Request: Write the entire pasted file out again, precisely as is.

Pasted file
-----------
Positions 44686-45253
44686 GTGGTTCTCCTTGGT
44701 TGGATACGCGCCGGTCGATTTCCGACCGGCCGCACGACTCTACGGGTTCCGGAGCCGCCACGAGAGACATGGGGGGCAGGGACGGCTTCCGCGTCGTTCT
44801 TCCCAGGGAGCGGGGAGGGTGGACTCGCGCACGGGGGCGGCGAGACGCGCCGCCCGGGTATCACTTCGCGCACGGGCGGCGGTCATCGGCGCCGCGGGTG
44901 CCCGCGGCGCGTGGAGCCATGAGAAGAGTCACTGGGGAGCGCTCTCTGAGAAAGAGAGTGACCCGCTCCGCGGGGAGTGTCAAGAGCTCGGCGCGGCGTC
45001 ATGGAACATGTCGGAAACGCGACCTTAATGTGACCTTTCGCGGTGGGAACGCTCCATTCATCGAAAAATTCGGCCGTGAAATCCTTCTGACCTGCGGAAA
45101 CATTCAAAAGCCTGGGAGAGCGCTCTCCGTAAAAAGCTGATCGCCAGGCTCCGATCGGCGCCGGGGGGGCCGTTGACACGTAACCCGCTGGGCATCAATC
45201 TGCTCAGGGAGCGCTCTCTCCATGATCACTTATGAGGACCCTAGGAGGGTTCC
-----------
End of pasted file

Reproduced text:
Positions 44686-45253
44686 GTGGTTCTCCTTGGT
44701 TGGATACGCGCCGGTCGATTTCCGACCGGCCGCACGACTCTACGGGTTCCGGAGCCGCCACGAGAGACATGGGGGGCAGGGACGGCTTCCGCGTCGTTCT
44801 TCCCAGGGAGCGGGGAGGGTGGACTCGCGCACGGGGGCGGCGAGACGCGCCGCCCGGGTATCACTTCGCGCACGGGCGGCGGTCATCGGCGCCGCGGGTG
44901 CCCGCGGCGCGTGGAGCCATGAGAAGAGTCACTGGGGAGCGCTCTCTGAGAAAGAGAGTGACCCGCTCCGCGGGGAGTGTCAAGAGCTCGGCGCGGCGTC
45001 ATGGAACATGTCGGAAACGCGACCTTAATGTGACCTTTCGCGGTGGGAACGCTCCATTCATCGAAAAATTCGGCCGTGAAATCCTTCTGACCTGCGGAAA
45101 CATTCAAAAGCCTGGGAGAGCGCTCTCCGTAAAAAGCTGATCGCCAGGCTCCGATCGGCGCCGGGGGGGCCGTTGACACGTAACCCGCTGGGCATCAATC
45201 TGCTCAGGGAGCGCTCTCTCCATGATCACTTATGAGGACCCTAGGAGGGTTCC